The sight that greeted them was mildly anticlimactic. Shepard immediately noted the absence of any number of gold bars, especially a large amount. Betty was pleased by the lack of unpleasant odors. Ben felt great relief at the lack of dead bodies.
The contents displayed before them in the ten by ten unit included a handcrafted mahogany chest of drawers, three large wooden packing crates, a life-sized teddy bear, a set of chrome rims with tires, and a small, empty aquarium. A fine layer of dust coated everything, except for a handprint smear on the top of the chest of drawers.
“Well, what are we going to open first?” asked Shepard.
“The dresser, of course!” Betty answered.
Ben stepped into the storage unit and peeked around the back of the crates, but nothing else was hidden behind them. He shook his head to Shepard and Betty’s unspoken question.
Betty joined Ben inside the storage unit and grasped the handles of the topmost drawer. When she gently tugged, it slid smoothly out, revealing a large key ring with several skeleton keys. Betty’s eyes widened at the sight, and she quickly snagged the keyring and lifted it out of the drawer. She spun to show Ben and Shepard, who were watching her intently.
Shepard’s sharp eyes picked out the paper tag fastened to the ring, and he moved close enough to Betty to read the hand printing on it. “It says 2027 Fairmount Ave, Phila. Do you think that’s where the keys work?”
“Those look like old jail cell keys,” said Ben. He pulled out his phone and googled the address. “Um, if that’s where the keys are from, they are jail keys. The address is Eastern State Penitentiary in Pennsylvania.” He looked up at Shepard and Betty.
Betty’s jaw dropped. She’d always thought that to be just an expression, but she realized that it certainly was not. This day was getting crazier and crazier!
“Pennsylvania has to be eight hundred miles from here,” said Shepard. “Why couldn’t he have given us keys to a local jail?” Shepard was only half-joking.
“Um, it’s only seven hundred and eight miles away,” Ben corrected him. “I have it mapped out.” He held up his phone to show Shepard.
Betty calmed down enough to realize that she was still dangling the keys in her hand and that three more drawers remained unexplored, along with the three packing crates. “Whoa, boys, we’re not running off to Pennsylvania just because we have a mystery set of keys and an address to an old prison. Let’s finish up here before we even think about that!”
“You’re right, Bets. Let’s see what else we’ve got!” said Shepard.
Betty put the keyring on the top of the dresser and opened the second drawer, which was depressingly empty. The third drawer was also a disappointment, but the fourth and final drawer was almost as exciting as the first. An old, ragged Justin boot box was nestled inside, and when Betty carefully removed it from the drawer, the cardboard began to crumble in her hands. She quickly moved to set the box on the floor and slowly lifted the lid.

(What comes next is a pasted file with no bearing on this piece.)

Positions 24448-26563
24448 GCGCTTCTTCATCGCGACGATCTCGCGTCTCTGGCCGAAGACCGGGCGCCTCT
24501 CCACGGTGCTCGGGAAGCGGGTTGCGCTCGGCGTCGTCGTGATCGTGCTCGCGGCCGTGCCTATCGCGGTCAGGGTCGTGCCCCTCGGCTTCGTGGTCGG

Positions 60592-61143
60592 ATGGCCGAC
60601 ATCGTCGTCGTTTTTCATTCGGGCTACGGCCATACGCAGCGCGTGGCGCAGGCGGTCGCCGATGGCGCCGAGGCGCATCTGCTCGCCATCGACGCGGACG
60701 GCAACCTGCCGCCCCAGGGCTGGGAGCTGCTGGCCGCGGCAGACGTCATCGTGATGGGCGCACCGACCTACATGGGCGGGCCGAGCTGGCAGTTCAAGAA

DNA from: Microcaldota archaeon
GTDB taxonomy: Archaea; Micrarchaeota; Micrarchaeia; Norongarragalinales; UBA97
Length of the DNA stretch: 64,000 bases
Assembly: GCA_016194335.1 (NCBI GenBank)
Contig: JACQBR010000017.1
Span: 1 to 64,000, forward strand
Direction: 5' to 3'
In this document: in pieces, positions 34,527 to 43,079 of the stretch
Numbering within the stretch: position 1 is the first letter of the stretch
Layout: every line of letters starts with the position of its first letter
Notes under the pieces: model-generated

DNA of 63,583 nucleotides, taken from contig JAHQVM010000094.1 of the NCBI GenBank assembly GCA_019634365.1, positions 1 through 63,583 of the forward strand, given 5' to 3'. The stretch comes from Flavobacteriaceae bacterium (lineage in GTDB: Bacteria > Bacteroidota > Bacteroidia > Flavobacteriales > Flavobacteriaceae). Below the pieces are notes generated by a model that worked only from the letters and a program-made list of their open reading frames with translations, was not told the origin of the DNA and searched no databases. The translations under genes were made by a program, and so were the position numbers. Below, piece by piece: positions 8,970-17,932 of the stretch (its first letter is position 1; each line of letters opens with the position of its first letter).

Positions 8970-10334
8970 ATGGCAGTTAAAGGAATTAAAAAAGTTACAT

Inside were photographs. Mostly old and faded, but a few newer and brighter. She was all set to begin paging through them, but Shepard interrupted her reverie.
“That’s something you can bring home with you and have a look at. I’m going to see if I can open up this stack of crates,” he said.
Ben seemed to agree with Shepard, because he moved around Betty to the opposite end of the packing crates. Shepard took a quick look at the crate, admiring the craftsmanship, before gently lifting the lid, which wasn’t nailed down. Ben helped him angle it to the side and lower it to the floor, and they both stood back up to view the contents.
A once-white sheet covered whatever was inside, so Ben twitched a corner up and over, taking his time pulling the sheet out to reveal some odd mechanical contraption. Ben and Shepard both unconsciously cocked their heads to the side to get a new perspective on the item, but it helped neither of them identify it.
When Betty looked up and saw their confusion, she stood to have a look for herself.
“It’s a sock knitter!” she exclaimed, clapping her hands together in joy.
Ben and Shepard looked at her, mystified.
“You know, to knit socks! You already forgot how crafty I am?” she grinned. “This one looks in pretty good shape, too. My grandma had one that I used to play with every time we visited. Let’s see what’s in the next box!” Betty had forgotten all about the photographs.
Betty moved back so Ben and Shepard could move the top crate to the side of the stack, then moved closer again to watch them open the second. They placed the lid on the first box. Another sheet covered the contents of this one, and Shepard pulled it back this time.
As one, all three of them recoiled at what lay before them. Betty lifted a hand to cover her mouth, and Ben blew a forceful breath from his nose. Shepard was the first to recover enough to reach in with one hand to touch the mummified creature, and his shoulders sagged with relief.
“It’s fake, guys,” he announced. He used both hands to lift the replica Fiji mermaid from the container, and marveled at how light it was. It seemed to be made from papier-mâché.
“I-I thought it had to be, when it didn’t smell,” Betty said, seeming a bit shaken.
“Um, it looks so real, though,” said Ben. “Somebody worked really hard on that thing.”
“They sure did,” Shepard agreed. “But it’s a little creepy to put on your mantel, that’s for sure. Let’s check out the last one.” He replaced the thing in the crate, and he and Ben lifted it over to atop the first one, and opened the third and final.
Another crate, another sheet. Ben and Shepard looked to Betty to reveal the final surprise. She whipped it back with a flourish, and they saw several stacks of old books. Betty picked up one from the top, and as she was leafing through it, several loose sheets fluttered to the floor at her feet. She let the book fall shut in her hand as she bent down to pick up the papers.
“Shepard, you’re not gonna believe this,” she said, passing the first sheet to him.